PC: That doesn't seem to sell very well these days, really. How was it as a working experience compared to big hits like MISS SAIGON, which Boublil & Shonberg also wrote?

RH: Working with the creative team was phenomenal. And to work that closely... Yes, I was in the original MISS SAIGON, I was in the tenth anniversary LES MIZ: it's a very, very different experience as a principal when you are creating a role. Especially when it's changing and being rewritten everyday in rehearsals. That creative team were stunning. They put their heart and soul into this piece. That's what breaks my heart about these things; someone puts their heart and soul into something and it's worthy and wonderful - and it's gone in an instant.

PC: Heartbreaking. Completely heartbreaking. It's a beautiful score.

RH: Mmmhmmm.

PC: Speaking of another troubled show with a gorgeous score, would you ever consider doing THE BAKER'S WIFE? You seem so ideal for the lead in that. You, of course, worked with Stephen Schwartz before on CHILDREN OF EDEN...

RH: I am familiar with it. I love it. I'd love to do that part.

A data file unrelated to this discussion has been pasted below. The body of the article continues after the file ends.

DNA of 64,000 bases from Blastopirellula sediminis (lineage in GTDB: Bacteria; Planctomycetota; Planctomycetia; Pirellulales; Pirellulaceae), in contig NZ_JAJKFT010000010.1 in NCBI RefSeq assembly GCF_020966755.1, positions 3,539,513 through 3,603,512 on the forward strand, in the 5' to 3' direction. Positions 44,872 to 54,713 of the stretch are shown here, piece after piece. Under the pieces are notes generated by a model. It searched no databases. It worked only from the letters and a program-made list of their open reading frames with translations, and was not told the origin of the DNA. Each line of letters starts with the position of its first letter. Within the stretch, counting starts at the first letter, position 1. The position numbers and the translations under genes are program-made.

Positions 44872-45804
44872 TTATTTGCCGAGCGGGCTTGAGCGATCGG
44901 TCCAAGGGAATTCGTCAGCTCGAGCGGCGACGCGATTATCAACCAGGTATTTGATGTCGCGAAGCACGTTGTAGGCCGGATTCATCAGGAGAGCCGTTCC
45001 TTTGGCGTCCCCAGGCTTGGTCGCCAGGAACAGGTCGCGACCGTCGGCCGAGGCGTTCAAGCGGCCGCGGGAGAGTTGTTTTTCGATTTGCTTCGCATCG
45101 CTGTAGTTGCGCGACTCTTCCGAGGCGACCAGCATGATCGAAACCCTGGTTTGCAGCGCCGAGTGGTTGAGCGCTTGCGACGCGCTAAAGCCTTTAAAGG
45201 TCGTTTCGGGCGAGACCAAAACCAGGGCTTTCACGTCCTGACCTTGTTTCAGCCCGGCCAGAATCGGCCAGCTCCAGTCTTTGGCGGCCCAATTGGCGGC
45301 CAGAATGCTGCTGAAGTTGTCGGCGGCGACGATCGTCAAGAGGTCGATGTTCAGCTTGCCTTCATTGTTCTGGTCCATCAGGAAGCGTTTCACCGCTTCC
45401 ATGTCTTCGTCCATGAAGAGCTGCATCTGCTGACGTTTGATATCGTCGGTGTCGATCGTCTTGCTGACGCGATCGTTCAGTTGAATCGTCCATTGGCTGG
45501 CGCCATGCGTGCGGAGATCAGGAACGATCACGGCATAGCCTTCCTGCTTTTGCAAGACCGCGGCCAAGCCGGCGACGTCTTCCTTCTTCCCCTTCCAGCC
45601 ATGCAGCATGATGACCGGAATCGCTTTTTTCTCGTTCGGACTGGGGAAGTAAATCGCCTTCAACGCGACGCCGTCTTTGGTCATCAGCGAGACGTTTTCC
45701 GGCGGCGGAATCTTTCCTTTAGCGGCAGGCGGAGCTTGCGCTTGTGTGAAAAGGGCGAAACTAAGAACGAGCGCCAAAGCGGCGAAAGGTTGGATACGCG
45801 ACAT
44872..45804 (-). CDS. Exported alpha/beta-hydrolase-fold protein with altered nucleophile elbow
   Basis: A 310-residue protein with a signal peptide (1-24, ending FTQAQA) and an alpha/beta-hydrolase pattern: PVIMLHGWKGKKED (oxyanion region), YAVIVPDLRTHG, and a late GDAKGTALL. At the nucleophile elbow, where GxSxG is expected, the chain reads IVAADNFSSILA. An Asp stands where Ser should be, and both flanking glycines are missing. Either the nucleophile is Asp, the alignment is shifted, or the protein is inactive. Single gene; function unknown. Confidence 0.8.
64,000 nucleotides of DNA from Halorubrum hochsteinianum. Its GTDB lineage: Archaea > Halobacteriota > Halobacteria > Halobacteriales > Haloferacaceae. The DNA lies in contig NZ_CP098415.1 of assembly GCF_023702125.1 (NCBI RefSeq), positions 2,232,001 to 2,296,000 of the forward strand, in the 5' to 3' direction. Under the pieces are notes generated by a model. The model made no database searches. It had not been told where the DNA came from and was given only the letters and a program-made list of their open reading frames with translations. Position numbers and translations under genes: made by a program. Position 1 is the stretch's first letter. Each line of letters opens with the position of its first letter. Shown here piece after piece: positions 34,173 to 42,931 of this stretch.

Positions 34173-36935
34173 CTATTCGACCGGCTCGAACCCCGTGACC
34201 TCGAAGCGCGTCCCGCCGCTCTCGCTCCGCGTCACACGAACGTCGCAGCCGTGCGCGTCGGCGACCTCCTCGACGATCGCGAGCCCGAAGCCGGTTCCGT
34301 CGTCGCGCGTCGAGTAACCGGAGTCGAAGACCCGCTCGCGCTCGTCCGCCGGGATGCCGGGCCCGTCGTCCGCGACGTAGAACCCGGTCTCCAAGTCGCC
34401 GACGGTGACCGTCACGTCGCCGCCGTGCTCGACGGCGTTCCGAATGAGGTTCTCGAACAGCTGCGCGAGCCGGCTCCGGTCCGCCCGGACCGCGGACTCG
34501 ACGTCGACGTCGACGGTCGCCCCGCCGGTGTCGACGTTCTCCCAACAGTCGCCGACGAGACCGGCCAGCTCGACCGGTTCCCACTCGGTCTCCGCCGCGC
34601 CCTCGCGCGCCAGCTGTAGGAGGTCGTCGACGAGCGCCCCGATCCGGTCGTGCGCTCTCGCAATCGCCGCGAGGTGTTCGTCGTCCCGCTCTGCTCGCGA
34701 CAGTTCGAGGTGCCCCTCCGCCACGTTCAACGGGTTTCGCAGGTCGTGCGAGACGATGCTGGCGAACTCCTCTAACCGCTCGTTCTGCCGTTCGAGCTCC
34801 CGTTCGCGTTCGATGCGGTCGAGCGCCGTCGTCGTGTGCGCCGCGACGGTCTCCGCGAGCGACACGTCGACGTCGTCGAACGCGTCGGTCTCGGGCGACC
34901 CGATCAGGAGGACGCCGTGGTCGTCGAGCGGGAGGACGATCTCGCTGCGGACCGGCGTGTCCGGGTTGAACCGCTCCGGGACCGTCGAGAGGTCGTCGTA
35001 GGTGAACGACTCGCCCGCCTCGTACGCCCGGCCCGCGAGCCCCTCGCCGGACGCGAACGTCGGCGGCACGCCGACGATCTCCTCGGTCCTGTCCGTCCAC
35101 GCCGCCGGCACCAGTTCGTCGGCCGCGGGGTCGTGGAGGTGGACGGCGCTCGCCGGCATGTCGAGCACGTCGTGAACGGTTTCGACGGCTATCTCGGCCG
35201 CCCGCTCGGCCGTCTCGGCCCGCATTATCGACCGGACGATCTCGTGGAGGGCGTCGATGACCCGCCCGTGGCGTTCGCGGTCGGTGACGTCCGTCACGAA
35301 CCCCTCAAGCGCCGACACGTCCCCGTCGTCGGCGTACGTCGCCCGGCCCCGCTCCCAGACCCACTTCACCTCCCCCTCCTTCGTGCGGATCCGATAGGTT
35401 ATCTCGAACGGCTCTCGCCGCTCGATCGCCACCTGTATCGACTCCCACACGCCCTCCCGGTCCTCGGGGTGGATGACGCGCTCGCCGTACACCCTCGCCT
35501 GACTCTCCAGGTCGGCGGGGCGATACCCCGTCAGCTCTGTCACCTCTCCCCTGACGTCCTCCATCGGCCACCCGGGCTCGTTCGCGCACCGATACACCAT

PC: What about Stephen Schwartz's CHILDREN OF EDEN? It was such a unique production.

RH: It was so innovative. Everything in it came from nature, it was organic. You know, we were all playing animals - and, as actors, playing instruments. It was so unique.

PC: What was that like, playing an animal and an instrument?

RH: The choreographer, of course, was Matthew Bourne...

PC: The most successful ballet choreographer in the world, now.

RH: He was just up-and-coming back then. 1991.

PC: Was that his first show?

RH: Yes. I think so - don't hold me to that - but I believe it was.

PC: Did he require a lot of you?

RH: We all had to audition. He auditioned us as dancers when we first auditioned for it.

PC: What was the rehearsal and preparation process like, playing animals and such?

RH: We had numerous visits to the frickin' London Zoo. I didn't want to see another frickin' meercat as long as I live! (Laughs.)

PC: And what about the cumbersome costumes? The pictures I've seen make some of thEm Look quite outrageous. John Napier, again.

RH: We were on and off with costumes and puppets all night. You know, they now have this show called WARHOUSE in England. Have you seen it?

PC: No, I haven't.

RH: Well, Steven Spielberg is going to do a film of it [WARHORSE]. It's basically puppets, really. These men are inside these puppet horses. But, in the end, you forget they are puppets because of how they move them and so on. So, with CHILDREN OF EDEN, we were very groundbreaking because that's what we did. I remember being inside giraffe puppets and all sorts of things. It was well before its time.